Supplier Responsibilities with A Hazardous Substance Assessment
Suppliers are responsible for producing SDSs that accurately disclose the hazards associated with products regulated under the HPA. Although the information contained in the Hazardous Substance Assessment may be used by suppliers when developing the SDS, the supplier is ultimately responsible for the accuracy and currency of the SDS. Suppliers may use public information, as well as proprietary information, when developing an SDS.
While the classification information included in the Hazardous Substance Assessments can serve as a guide for classifying a product, suppliers must classify their products in accordance with the HPR, based on established scientific principles, and supported by studies and scientific data at their disposal, whether publicly available or proprietary. Hazardous Substance Assessments are based solely on publicly available information and may not be completely up to date.
For this reason, Hazardous Substance Assessments are not used to determine whether an SDS is compliant under the HPA. Health Canada assesses the compliance of SDSs on a case-by-case basis, and in consideration of the information provided by the supplier to support their classifications.
Legal requirements from Regulatory boards:
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The movement of all Dangerous Goods in Canada is regulated by Transport Canada for all modes of Transportation and is governed by the Transportation of Dangerous Goods Regulations (TDGR), the International Civil Aviation Organization Technical Instructions (ICAO TI) as well as the International Marine Dangerous Goods Code (IMDG). Each of these outlines’ specific instructions for the shipping/handling/receiving and consumer purchasing of each Dangerous Goods product or those products contained within e.g., Lithium Batteries. Having a visible safety mark on the outside of a means of containment to identify the potential hazards is part of these instructions and works to keep all individuals safe and secure from possible illness/injury caused by unmarked packaging.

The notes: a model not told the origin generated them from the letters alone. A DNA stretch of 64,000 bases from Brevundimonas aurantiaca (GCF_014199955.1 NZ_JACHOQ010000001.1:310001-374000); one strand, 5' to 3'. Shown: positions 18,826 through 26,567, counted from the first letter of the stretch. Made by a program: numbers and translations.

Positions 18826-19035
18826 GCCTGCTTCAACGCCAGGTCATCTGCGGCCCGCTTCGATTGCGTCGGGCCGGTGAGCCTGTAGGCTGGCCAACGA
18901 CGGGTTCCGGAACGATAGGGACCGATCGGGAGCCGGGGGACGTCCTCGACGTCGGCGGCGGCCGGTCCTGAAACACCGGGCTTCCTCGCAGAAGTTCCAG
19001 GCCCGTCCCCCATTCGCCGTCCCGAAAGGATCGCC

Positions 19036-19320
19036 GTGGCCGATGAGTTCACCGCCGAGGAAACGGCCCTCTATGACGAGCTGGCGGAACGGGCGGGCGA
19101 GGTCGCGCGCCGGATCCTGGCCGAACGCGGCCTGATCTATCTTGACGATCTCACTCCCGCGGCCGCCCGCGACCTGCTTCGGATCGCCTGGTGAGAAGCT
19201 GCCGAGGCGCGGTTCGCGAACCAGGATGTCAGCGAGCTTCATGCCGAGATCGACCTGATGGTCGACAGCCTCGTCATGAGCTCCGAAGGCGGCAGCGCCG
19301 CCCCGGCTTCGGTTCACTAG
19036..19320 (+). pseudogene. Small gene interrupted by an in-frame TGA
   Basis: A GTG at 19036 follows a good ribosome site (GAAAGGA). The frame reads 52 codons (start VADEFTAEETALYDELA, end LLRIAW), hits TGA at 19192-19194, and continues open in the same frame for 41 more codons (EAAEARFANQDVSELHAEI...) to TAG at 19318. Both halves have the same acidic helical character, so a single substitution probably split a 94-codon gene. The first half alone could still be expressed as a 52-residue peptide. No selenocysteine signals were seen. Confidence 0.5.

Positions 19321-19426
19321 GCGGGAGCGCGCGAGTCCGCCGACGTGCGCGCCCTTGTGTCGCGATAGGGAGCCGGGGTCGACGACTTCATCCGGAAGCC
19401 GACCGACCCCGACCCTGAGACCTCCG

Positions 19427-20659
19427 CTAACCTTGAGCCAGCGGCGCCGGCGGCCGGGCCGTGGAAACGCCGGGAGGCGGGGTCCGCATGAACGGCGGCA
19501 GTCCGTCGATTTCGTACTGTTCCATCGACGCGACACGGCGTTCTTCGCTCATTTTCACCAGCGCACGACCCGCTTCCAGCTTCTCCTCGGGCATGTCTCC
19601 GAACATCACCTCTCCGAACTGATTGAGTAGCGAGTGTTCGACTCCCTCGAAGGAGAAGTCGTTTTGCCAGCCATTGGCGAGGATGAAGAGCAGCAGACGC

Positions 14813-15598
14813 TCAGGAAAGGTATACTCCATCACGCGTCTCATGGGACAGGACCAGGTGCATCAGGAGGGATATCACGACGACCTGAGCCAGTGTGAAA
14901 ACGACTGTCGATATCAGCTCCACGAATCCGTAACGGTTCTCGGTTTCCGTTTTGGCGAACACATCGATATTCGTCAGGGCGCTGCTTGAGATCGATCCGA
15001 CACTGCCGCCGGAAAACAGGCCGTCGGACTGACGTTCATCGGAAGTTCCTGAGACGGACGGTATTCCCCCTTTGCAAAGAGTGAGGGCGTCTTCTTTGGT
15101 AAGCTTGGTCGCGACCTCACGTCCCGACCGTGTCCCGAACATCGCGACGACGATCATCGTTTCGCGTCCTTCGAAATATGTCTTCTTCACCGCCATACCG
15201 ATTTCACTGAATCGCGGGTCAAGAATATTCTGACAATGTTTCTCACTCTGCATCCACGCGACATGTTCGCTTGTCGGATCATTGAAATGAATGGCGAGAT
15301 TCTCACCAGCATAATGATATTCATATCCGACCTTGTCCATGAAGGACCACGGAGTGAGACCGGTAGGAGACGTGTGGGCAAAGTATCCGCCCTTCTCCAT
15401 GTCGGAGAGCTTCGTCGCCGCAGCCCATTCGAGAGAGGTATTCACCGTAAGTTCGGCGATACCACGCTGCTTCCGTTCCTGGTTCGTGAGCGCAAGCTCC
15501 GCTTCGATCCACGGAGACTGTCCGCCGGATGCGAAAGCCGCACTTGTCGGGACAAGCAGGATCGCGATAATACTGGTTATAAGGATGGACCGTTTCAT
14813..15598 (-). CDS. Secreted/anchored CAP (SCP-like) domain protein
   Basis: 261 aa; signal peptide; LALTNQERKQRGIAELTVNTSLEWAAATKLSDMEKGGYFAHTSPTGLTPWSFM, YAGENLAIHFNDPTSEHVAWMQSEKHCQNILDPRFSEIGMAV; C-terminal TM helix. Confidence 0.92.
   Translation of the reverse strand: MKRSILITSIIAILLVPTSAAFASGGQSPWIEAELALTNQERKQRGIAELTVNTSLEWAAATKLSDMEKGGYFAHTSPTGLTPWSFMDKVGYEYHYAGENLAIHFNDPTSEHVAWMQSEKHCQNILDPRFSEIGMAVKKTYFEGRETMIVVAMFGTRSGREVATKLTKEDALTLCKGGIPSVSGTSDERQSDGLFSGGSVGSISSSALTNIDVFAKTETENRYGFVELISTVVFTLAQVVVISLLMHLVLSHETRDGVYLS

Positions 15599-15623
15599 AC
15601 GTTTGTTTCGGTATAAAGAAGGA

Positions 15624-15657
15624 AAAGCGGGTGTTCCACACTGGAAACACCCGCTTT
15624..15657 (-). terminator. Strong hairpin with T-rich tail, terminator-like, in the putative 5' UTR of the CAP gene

“The majority of trade between Asia and Europe still relies on the Suez Canal, and given that vital goods including vital medical equipment and PPE, are moving via these ships we call on the Egyptian authorities do all they can to reopen the canal as soon as possible.”
An estimated 12% of global trade passes through the Suez Canal, comprising more than one billion tonnes of goods each year.
Guy Platten continued: “Not only will the goods aboard the Ever Given be severely delayed on their journey, but the hundreds of other ships are also affected. The damage done to the global supply chain will be significant.”